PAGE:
In MLR, the mean response variable, y, was modeled as a linear function of n explanatory variables x1, x2, x3xn, and can be written as

$$ y={b}_0+{b}_1{x}_1+{b}_2{x}_2+{b}_3{x}_3+\cdots +{b}_n{x}_n+\epsilon $$
(1)

where b refers to a regression coefficient and ϵ is the residual. The regression coefficient in MLR is estimated based on the ordinary least square regression that minimizes the sum of squared errors. For this study, MLR was modeled as

$$ {y}_{i,j}={b}_0+\sum {\left(\beta .X\right)}_{i,j}+{\epsilon}_{i,j} $$
(2)

where yi,j denotes the estimated yield of the ith county in the jth year, b0 refers to the intercept or mean yield, and β denotes a vector of regression coefficients for X vector of weather variables, namely Tavg, Rain, and Tdiff from May to August.

In GAM, the linear relationship as described in MLR was modeled as a smooth function in order to capture any non-linearities in the model (Hastie and Tibshirani 1990), and can be written as

$$ y={b}_0+{f}_1{x}_1+{f}_2{x}_2+{f}_3{x}_3+\cdots +{f}_n{x}_n+\epsilon $$
(3)

where f refers to smooth functions on explanatory variable x, which is estimated using a scatterplot smoother (Hastie and Tibshirani 1990). For this study, GAM was modeled as

$$ {y}_{i,j}={b}_0+\sum \kern0.5em {(F.X)}_{i,j}+{\epsilon}_{i,j} $$
(4)

where F denotes a vector of smoother functions for X vector of weather variables as mentioned above.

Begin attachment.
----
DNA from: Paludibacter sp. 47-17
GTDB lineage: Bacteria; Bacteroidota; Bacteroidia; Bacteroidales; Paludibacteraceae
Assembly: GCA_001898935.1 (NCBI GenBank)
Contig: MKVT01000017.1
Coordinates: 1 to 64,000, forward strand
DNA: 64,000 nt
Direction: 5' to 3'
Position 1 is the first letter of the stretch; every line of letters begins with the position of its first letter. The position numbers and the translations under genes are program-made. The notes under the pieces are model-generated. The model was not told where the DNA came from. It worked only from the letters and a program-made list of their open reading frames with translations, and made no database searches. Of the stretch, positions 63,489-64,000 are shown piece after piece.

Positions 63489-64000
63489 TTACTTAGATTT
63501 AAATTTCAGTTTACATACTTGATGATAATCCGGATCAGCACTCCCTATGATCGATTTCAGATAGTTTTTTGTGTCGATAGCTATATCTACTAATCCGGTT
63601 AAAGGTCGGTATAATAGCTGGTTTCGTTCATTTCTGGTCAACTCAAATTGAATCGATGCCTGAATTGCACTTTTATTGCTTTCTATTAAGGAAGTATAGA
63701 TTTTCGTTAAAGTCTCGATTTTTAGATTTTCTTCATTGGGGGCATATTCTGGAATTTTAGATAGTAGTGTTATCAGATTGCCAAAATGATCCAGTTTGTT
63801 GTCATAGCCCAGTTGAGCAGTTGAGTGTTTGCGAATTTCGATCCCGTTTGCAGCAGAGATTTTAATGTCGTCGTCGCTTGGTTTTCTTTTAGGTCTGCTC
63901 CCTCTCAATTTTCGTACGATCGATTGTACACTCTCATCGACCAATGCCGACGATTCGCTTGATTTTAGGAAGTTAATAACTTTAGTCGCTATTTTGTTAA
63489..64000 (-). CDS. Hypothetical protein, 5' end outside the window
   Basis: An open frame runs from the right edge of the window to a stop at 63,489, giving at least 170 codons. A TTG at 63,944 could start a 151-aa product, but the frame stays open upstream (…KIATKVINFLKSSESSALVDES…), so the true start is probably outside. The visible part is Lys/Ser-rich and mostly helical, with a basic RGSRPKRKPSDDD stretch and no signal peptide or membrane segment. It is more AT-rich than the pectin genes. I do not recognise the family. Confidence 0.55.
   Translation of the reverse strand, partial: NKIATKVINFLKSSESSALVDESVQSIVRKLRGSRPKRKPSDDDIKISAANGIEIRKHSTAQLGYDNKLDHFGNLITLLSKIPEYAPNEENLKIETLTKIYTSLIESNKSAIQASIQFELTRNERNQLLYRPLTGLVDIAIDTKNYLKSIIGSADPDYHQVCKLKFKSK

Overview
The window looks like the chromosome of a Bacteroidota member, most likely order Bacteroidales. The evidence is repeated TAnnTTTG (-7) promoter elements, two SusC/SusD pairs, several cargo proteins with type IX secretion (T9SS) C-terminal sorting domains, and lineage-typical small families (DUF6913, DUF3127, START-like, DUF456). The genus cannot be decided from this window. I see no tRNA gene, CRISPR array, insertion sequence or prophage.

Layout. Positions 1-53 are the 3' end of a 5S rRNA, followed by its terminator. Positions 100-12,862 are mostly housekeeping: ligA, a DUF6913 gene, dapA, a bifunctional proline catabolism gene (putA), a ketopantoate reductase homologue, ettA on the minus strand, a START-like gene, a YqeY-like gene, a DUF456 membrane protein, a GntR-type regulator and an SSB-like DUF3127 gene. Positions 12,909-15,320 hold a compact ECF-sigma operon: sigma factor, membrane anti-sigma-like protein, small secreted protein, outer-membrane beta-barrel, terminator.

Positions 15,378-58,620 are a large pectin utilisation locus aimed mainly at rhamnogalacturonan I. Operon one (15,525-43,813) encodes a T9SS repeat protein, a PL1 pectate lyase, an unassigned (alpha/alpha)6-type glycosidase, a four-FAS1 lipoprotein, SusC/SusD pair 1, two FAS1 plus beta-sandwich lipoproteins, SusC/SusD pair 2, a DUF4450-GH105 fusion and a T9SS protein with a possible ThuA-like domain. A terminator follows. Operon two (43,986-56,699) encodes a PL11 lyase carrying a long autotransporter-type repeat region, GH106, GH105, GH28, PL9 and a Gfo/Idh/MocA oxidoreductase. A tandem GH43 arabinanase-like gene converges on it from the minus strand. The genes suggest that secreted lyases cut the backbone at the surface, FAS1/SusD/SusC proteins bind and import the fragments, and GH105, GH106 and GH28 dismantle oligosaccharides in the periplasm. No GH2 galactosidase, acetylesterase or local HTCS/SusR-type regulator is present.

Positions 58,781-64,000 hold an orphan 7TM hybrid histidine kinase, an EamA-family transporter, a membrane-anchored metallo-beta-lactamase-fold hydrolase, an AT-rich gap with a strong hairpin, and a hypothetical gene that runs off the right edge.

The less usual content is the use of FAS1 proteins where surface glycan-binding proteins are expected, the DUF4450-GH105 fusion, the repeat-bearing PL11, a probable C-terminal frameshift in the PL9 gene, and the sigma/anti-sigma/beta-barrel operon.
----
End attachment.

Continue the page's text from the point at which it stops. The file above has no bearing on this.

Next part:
In SVM, a regression function is set up from a training dataset with a margin of tolerance defined by ϵ as the ϵ-insensitive zone. The SVM ignores any error from data points within this margin of tolerance. Non-negative slack variables outside this margin are used to measure the deviation of training samples. The goal is to find an optimal hyperplane by choosing the function that minimizes the deviation from the insensitivity parameter (Cortes and Vapnik 1995; Vapnik 1999). In a given dataset of (xi, yi) pairs, where i refers to 1,.., n observations, a linear function in SVM can be expressed as

$$ y=f(x)=\omega .x+b $$
(5)

where ω. x denotes the product between weighing vector ω and input vector x, and b refers to the bias term. The objective function in regression analysis using SVM is to minimize ω. Errors less than ϵ (tolerance margin) are not considered for the objective function, and only the non-negative slack variables across the tolerance margin or ϵ-insensitive zone are considered (Vapnik 1999). In non-linear regression, the data are first linearized through incorporation of kernel functions to apply linear functions. Some of the commonly used kernels include polynomial, radial basis function, and sigmoid. In this study, radial basis function kernel was used for SVM.